Welcome to Gender Analysis

Gender Analysis is a web series launched in 2014 exploring transgender science and life experiences in depth, and revealing the many insights to be found at their intersection. We take a closer look at fields such as sociology, public health, psychiatry, cognitive science, and more, weaving these diverse perspectives into a deeper understanding of gender-related phenomena. Gender Analysis goes beyond the 101s to educate both trans and cis viewers on some of the most fascinating dimensions of our lives – and the pressing issues we face in society.

Support Gender Analysis on Patreon

New episodes of Gender Analysis are published several times a month and are backed by our generous supporters on Patreon. Want to learn more? Check out our instant index for a quick introduction to the wide range of topics we cover:

Curious about…?

Gender dysphoria Self-discovery
How hormones work Bathroom bills
Finding a doctor Treatments for trans youth
Passing Sexuality
Transness and autism Paul McHugh
Regret and detransition Sex chromosomes
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The Matrix Resurrections analysis: More trans than ever, this bold and messy dysphoric nightmare will thrill and unnerve (part 2)

< Continued from Part 1.

Assigned roles and binaries fracture easily and often.

These conversations and moments of dysphoric self-recognition and trans self-actualization are repeatedly shown as tipping-point epiphanies that can happen at the speed of an egg cracking. Bugs, the absolute breakout captain of Resurrections, redpills a programmed Morpheus out of his assigned role as Agent Smith in under three minutes simply by sharing and comparing their experiences of the matrix, before directly asking him: “Who are you? What do you have to do?”

Neo’s boss, a sharply dressed young businessman who loves standing at the window of their skyscraper and reciting Smith’s lines, stumbles into a set and setting that resonate with something deep within him: Neo trying to escape from an office flooded by sprinklers, Morpheus gunning down police, the signature Desert Eagle laying at his feet. He steps into the vivid bright red light, and has an intensely physical and transformational experience of embodiment and emergence, slowly throwing his head back as if in imitation of Agents possessing bluepills, while resembling nothing more than the prom scene in “Carrie”. In seconds, he is right back in his element, screaming “Mister Anderson!” and opening fire at Neo.

Much like Neo’s experience with Smith in the first Matrix, Trinity being repeatedly, obnoxiously deadnamed is the last straw for her: she realizes she cannot live a fake life defined by someone else who’s holding her hostage, and she knows she has to rebel against this and live as herself no matter the cost. She announces herself as Trinity, and proceeds to pursue this life immediately and with beautifully rewarding violence. Continue reading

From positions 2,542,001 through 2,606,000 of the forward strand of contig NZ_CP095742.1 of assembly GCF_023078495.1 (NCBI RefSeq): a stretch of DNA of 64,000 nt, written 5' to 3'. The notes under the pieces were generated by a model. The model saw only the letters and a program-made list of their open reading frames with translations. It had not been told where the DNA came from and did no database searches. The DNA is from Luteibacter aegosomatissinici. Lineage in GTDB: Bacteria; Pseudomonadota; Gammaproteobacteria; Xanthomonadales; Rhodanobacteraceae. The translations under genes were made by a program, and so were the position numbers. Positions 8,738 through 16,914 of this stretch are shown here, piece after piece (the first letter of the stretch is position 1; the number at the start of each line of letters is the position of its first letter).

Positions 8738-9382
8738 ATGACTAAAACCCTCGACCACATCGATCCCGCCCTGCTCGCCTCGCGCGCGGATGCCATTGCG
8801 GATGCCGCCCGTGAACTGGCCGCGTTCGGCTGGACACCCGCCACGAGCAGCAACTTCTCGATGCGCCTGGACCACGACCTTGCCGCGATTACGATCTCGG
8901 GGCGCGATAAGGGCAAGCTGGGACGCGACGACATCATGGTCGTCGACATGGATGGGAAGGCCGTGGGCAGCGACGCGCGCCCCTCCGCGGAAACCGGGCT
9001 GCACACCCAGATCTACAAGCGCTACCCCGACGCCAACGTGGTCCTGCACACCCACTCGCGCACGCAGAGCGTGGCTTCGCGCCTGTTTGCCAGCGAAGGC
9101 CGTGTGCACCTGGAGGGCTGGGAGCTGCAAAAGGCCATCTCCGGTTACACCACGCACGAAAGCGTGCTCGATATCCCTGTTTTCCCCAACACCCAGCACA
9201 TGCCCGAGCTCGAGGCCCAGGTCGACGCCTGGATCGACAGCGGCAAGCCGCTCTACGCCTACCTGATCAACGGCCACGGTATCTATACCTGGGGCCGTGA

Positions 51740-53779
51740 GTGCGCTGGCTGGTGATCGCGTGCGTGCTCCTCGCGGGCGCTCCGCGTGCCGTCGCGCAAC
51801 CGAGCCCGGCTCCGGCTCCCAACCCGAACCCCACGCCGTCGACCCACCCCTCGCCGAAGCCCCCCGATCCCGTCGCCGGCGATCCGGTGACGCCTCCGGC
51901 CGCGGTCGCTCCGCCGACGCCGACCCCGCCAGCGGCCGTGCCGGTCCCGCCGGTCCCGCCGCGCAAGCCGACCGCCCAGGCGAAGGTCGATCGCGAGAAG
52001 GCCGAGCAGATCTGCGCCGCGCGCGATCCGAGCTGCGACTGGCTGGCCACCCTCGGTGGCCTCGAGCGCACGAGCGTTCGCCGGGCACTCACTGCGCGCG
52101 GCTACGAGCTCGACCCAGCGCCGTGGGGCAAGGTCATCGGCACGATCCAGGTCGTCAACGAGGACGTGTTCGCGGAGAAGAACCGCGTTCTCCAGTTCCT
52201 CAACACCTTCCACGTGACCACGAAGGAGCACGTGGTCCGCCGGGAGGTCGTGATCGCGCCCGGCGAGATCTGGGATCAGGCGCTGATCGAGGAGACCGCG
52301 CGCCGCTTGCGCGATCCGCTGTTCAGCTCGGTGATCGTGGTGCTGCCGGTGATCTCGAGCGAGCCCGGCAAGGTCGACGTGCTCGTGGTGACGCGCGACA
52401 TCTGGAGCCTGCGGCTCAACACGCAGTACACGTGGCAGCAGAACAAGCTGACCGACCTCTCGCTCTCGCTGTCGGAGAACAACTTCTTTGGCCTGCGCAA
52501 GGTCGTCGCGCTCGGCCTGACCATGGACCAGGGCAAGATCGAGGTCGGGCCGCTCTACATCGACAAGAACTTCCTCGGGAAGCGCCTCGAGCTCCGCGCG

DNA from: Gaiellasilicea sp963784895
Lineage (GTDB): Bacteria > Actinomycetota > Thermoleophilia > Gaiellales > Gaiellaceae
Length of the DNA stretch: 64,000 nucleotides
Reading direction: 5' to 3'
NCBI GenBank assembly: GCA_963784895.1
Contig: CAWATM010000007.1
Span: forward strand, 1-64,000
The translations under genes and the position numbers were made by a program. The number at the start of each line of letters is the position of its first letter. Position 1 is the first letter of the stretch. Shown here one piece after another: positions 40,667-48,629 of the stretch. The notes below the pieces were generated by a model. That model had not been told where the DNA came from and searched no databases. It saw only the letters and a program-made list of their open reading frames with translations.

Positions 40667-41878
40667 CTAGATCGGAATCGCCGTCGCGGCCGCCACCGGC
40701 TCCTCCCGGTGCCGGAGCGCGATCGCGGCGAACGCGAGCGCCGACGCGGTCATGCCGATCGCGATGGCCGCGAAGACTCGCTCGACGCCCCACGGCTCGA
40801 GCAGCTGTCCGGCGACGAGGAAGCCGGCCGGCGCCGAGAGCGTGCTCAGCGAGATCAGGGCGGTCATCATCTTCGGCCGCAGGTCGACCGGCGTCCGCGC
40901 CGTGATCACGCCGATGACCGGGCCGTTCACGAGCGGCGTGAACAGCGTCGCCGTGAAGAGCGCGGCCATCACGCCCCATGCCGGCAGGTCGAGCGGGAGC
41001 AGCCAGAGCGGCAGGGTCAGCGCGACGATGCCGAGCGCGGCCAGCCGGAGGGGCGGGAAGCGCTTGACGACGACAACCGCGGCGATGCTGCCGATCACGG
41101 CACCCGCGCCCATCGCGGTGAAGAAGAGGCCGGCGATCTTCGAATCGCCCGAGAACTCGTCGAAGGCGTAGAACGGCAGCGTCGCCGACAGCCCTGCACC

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The Matrix Resurrections analysis: More trans than ever, this bold and messy dysphoric nightmare will thrill and unnerve (part 1)

Spoilers/prerequisites: All of The Matrix Resurrections.

Up front, I really liked The Matrix Resurrections and I think you should watch it, but whether the movie was good or bad isn’t my focus here. Even if you don’t enjoy it, I still consider it to be a significant work and worthwhile to study and discuss as a text. These are notes and observations on my experiences as a trans woman watching the first new Matrix sequel by an out trans woman, and what I saw as possible meanings and interpretations of it.


This movie made me uncomfortable, and it succeeded in expressing something meaningful through that discomfort. Shortly before the release of Resurrections, I went over several points of comparison between the events and style of the original trilogy and the dissociative experience of depersonalization-derealization disorder. This disconcerting sense that the world or oneself feels essentially “unreal” often begins in early childhood or at puberty, is unusually common among trans people, and often goes away after transitioning. Neo’s experience in The Matrix has long been understood as a metaphor for transness. Part of that transness could be the all-encompassing faded green of a false-seeming reality with no depth, the flat backdrop to your meaningless and empty self simply going through the motions of life, constantly tormented by the inescapable and unbearable “splinter in your mind” feeling of “something wrong with the world”.

Resurrections does not seem to be primarily about feeling one’s way through an uncomfortable sense of unreality. If the trilogy was about having gender dysphoria and depersonalization-derealization, Resurrections is about even more severe expressions of dissociation such as extreme absorption and amnesia, including apparent episodes of actual loss of contact with reality, hallucinatory flashbacks, and having no memory of periods of time. Whereas depersonalization disorder is notably associated with experiencing emotional neglect from one’s parents or family, this extreme dissociation is the result of the prolonged severe trauma of physical, emotional, or sexual violence and abuse, typically during childhood. Continue reading

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The Matrix is about transgender depersonalization, a dissociative “feeling of unreality” that can be treated by transitioning